September 25, 2014

In order to compete in today’s marketplace, it’s nearly a given that a brand must offer both digital and physical interactions for consumers. Consumers are jumping back and forth across these worlds regularly and rapidly. Marketers are doing a good job creating interactions that take advantage of the strengths of each space, but are those transitions fluid enough to keep people engaged?

Here are three examples where brands are extending the involvement in one dimension into the other dimension, creating tools to bridge the gap, and combining physical and digital elements into one experience—and doing so in ways that seem natural and effortless to consumers.

• Lego’s newest product, Lego Fusion, offers an innovative, multi-faceted play experience. Using physical bricks, children can build cars, castles, and buildings on a special plate. Then by using an app, the object is scanned and uploaded into a digital game. So after kids put their bricks away, they can continue to interact with their creations in a highly immersive online environment. Children also have the option to connect virtually with their friends and see each other’s designs. In order to advance in the digital game, youngsters must build new pieces in the real world. With the effortless back-and-forth between the physical and digital realms, Lego is facilitating the merging of these two domains and driving intense engagement with their products in both.

• Equipped with an RGB color scanner and microprocessor, the Scribble Stylus is an innovative product that can capture the hue of any object in the real world. Simply hold the stylus to an item and the exact shade is analyzed and saved for anytime use. Used together with the Scribble+ app, the information can be used on any mobile device. The applications seem limitless. For instance, if you want to purchase a new rug to coordinate with your sofa, use the stylus to scan the couch and text the color to the furniture store. It fluently translates analog to digital, making it a seamless experience for users.

• Google’s Project Tango and aisle411 have partnered to create a groundbreaking shopping experience for consumers—one that combines physical in-store shopping with virtual overlays to give them the best of both worlds. The technology creates a 3D augmented reality, which shoppers can interact with in multiple ways: find where products are shelved, earn loyalty points, and take advantage of customized deals. Shoppers can accumulate points just by strolling through an aisle. As they walk by a particular product, an offer may virtually jump off the shelf. It’s almost as if shoppers are in a life-size digital game.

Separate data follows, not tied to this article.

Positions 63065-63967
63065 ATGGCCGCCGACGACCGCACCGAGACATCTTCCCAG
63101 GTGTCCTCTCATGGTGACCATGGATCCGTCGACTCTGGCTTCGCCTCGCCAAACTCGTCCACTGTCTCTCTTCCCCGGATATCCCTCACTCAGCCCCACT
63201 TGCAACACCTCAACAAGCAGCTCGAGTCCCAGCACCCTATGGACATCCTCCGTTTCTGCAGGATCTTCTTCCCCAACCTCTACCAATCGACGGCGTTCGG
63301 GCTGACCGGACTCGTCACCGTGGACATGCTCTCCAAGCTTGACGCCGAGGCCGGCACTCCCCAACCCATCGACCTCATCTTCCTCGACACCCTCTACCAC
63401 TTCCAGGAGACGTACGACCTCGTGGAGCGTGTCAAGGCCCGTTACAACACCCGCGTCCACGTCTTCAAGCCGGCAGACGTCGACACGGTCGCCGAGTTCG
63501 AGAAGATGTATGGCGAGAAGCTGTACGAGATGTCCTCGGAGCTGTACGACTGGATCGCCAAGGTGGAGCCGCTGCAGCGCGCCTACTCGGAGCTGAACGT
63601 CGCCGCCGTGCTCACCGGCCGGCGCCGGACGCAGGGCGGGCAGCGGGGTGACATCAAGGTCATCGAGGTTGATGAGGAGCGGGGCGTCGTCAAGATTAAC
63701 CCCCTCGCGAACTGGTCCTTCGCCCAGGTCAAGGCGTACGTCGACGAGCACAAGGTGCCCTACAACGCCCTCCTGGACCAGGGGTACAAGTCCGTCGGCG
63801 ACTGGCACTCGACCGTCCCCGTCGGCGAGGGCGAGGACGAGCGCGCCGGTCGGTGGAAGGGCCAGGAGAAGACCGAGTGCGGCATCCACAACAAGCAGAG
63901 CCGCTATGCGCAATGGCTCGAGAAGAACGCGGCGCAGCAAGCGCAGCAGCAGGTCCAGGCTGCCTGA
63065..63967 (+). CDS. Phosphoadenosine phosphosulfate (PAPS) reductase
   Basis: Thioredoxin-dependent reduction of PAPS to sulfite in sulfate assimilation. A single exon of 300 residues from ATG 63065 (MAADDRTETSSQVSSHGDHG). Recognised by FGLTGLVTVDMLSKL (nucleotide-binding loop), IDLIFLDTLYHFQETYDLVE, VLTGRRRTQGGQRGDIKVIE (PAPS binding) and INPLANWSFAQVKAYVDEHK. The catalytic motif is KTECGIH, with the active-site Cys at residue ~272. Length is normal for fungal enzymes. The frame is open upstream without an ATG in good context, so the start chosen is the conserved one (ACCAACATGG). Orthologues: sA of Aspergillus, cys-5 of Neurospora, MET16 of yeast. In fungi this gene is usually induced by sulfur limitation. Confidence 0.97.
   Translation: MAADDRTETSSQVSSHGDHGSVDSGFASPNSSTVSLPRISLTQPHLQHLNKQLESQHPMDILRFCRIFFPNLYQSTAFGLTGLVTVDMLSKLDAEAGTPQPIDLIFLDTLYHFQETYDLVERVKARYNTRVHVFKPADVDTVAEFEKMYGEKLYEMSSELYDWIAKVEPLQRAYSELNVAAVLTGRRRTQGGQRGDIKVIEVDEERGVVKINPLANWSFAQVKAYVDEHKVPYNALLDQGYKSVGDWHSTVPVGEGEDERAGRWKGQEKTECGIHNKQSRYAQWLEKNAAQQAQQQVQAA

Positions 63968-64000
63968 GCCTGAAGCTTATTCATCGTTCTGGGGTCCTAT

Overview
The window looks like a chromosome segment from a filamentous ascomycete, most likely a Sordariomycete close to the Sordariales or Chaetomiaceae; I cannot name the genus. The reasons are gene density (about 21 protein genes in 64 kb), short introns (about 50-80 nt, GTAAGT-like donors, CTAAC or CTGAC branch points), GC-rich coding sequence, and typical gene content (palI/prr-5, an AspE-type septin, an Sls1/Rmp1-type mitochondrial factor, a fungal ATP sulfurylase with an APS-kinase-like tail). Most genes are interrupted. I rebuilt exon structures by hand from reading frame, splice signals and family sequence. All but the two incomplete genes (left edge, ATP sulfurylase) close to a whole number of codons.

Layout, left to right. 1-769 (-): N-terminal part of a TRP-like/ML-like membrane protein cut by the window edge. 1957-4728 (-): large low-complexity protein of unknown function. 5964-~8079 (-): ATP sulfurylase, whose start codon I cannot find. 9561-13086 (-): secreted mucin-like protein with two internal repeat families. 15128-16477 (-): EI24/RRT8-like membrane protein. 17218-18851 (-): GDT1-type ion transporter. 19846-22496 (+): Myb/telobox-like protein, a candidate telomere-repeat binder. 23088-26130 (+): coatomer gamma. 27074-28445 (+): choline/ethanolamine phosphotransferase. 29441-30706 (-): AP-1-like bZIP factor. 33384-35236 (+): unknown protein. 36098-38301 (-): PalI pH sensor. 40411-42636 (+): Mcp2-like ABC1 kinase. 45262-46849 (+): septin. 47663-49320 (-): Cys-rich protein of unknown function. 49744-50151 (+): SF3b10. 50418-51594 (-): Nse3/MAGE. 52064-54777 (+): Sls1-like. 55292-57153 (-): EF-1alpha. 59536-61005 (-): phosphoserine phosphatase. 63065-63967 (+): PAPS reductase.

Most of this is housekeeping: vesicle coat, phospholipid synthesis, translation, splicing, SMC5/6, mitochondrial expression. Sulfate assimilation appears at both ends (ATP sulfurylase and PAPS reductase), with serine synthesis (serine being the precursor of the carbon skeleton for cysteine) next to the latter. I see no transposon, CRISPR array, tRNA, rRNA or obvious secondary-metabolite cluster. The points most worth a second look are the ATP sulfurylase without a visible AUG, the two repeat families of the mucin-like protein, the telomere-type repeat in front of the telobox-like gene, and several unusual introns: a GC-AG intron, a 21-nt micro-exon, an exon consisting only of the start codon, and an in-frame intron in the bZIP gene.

While augmented reality won’t work for all brands, the concept behind blending or layering both physical and digital elements is sound.

Consumers will continue to move between domains, tools and products and the brands that can make that crossing seamless and simple will have a greater chance of succeeding. Consider how your brand can guide consumers from one medium to the other and back again. Keep in mind that while the technology behind the product or service may be complex, the transition for consumers should be effortless. To keep them engaged, prioritize the continuity of the brand experience.

For more insight and tactics on how to satisfy consumer needs in both the digital and physical realms, download SIGHTINGS – Building Bridges: Facilitating Passage Between Physical and Digital.